Secretary of state races come under red-hot focus

Republicans and Democrats are increasingly setting their sights on installing their candidates in top election posts across the country as the issue of voting rights takes center stage in Washington. 

The focus is likely to turn secretary of state races across the country into high-profile battles as both parties see the power the position has over election practices as critical.

Republicans are pushing the issue of election integrity, while Democrats are seeking to roll back voting restrictions. 

And both parties are bringing cash to the fight.

The Republican State Leadership Committee (RSLC), which handles secretary of state races among other state-level contents, and its strategic policy partner, the State Government Leadership Foundation, raised a record $14.3 million in the fourth quarter of 2021, bringing the groups’ annual total to $33.3 million in the off-election year.

“National liberals are ramping up their investments in secretary of state races because they see control of these offices as a way to change the rules to compensate for their inability to win elections with their failed socialist agenda,” said RSLC communications director Andrew Romeo.

“The RSLC is focused on continuing to accelerate our fundraising efforts so we can stop them,” he added.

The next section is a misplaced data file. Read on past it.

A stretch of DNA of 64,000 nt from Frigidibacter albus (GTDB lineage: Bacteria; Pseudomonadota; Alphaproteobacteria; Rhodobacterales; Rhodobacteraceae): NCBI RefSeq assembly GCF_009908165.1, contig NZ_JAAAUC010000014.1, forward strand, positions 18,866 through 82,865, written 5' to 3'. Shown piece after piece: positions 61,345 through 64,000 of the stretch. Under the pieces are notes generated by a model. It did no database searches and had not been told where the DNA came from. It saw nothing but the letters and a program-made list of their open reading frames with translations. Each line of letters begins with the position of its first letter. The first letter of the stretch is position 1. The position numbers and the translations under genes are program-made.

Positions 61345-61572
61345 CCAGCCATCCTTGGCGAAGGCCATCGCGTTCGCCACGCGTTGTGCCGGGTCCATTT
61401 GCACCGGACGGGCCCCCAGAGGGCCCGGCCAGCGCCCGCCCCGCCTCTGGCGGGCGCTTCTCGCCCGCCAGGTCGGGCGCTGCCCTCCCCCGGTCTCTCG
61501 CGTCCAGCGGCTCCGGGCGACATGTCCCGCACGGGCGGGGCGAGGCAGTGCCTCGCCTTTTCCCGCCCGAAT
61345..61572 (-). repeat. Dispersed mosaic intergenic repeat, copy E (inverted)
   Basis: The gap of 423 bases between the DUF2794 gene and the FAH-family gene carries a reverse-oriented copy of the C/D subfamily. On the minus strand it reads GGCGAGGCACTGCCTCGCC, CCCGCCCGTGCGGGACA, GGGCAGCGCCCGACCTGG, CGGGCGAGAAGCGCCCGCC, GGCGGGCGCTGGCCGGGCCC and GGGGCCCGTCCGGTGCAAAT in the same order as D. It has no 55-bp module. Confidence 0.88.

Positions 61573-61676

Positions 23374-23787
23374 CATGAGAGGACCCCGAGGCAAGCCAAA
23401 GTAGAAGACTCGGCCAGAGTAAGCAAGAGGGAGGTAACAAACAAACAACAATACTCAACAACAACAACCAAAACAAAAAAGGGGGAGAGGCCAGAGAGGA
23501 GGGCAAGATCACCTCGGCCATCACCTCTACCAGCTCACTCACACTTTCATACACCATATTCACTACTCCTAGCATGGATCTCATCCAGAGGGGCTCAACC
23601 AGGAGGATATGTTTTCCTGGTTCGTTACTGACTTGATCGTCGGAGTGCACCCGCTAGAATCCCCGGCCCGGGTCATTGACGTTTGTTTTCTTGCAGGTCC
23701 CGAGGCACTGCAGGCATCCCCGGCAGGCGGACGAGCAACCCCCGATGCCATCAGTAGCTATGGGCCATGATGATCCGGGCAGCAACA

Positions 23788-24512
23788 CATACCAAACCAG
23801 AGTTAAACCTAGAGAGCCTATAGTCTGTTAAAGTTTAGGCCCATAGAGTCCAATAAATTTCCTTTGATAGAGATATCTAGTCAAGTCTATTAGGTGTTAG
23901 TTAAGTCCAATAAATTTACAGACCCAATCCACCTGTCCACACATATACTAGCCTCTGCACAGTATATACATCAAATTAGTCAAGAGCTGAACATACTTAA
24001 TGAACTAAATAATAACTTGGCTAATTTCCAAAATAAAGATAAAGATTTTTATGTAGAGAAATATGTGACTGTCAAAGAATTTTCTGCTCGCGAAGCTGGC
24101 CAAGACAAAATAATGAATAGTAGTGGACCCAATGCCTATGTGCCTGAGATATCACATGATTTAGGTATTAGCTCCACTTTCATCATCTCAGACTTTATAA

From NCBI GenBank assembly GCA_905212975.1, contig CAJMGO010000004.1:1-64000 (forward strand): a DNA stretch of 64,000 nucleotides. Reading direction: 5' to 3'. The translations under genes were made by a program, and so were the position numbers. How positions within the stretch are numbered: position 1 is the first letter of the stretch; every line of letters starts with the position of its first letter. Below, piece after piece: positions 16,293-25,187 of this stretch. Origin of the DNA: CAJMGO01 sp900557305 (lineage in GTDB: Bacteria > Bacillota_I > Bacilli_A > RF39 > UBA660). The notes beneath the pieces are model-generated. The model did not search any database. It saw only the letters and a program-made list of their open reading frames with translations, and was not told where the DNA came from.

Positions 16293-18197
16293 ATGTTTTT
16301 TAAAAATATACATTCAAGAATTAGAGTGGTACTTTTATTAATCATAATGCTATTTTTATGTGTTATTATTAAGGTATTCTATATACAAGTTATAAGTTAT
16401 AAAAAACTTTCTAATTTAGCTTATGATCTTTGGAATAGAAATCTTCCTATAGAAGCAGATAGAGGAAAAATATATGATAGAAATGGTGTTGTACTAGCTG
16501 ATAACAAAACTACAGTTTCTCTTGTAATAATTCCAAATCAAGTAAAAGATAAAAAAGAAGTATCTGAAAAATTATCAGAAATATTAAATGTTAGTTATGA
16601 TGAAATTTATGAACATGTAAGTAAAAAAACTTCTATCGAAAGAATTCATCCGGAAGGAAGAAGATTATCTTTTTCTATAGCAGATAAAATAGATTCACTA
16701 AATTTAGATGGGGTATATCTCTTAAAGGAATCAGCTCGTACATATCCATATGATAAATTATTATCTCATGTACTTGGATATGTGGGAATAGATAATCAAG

On the other side of the aisle, the Democratic Association of Secretaries of State (DASS) raked in $1 million during the first six months of 2021, a marked improvement from raising $202,000 in the first half of 2019, according to a report released on Wednesday from the left-leaning Brennan Center for Justice. 

“We are growing our organization to the biggest it’s ever been in terms of fundraising, in terms of staffing,” said Kim Rogers, executive director of the DASS. “We are working across the party committees and with progressive allies to ensure folks know what’s at stake in these races.” 

The Brennan Center report also found that individual candidates running for secretary of state in various states saw a surge in fundraising. It found that fundraising for the position in Georgia, Michigan and Minnesota is already more than double what it was at this point in the 2018 and 2014 midterms. 

In Georgia, incumbent Secretary of State Brad Raffensperger (R) raked in roughly $400,000 so far, a stark contrast to the $100,000 he raised at this point four years ago. However, his Trump-backed primary challenger Rep. Jody Hice (R-Ga.) is outraising the entire field with more than $575,000. 

In Michigan, another pivotal state in the presidential race, incumbent Secretary of State Jocelyn (D) raised $1.2 million, while her Trump-supported Republican challenger Kristina Karamo has raised more than $164,000. 

“The battleground map is similar to what you would think of as traditional swing states, but it also can expand beyond that just because of the amount of money Democrats are willing to spend on these races,” said one Republican strategist. 

The increased national focus on these races is, in large part, a result of former President Trump’s targeting of elected elections officials, most notably Raffensperger, over the 2020 presidential election results.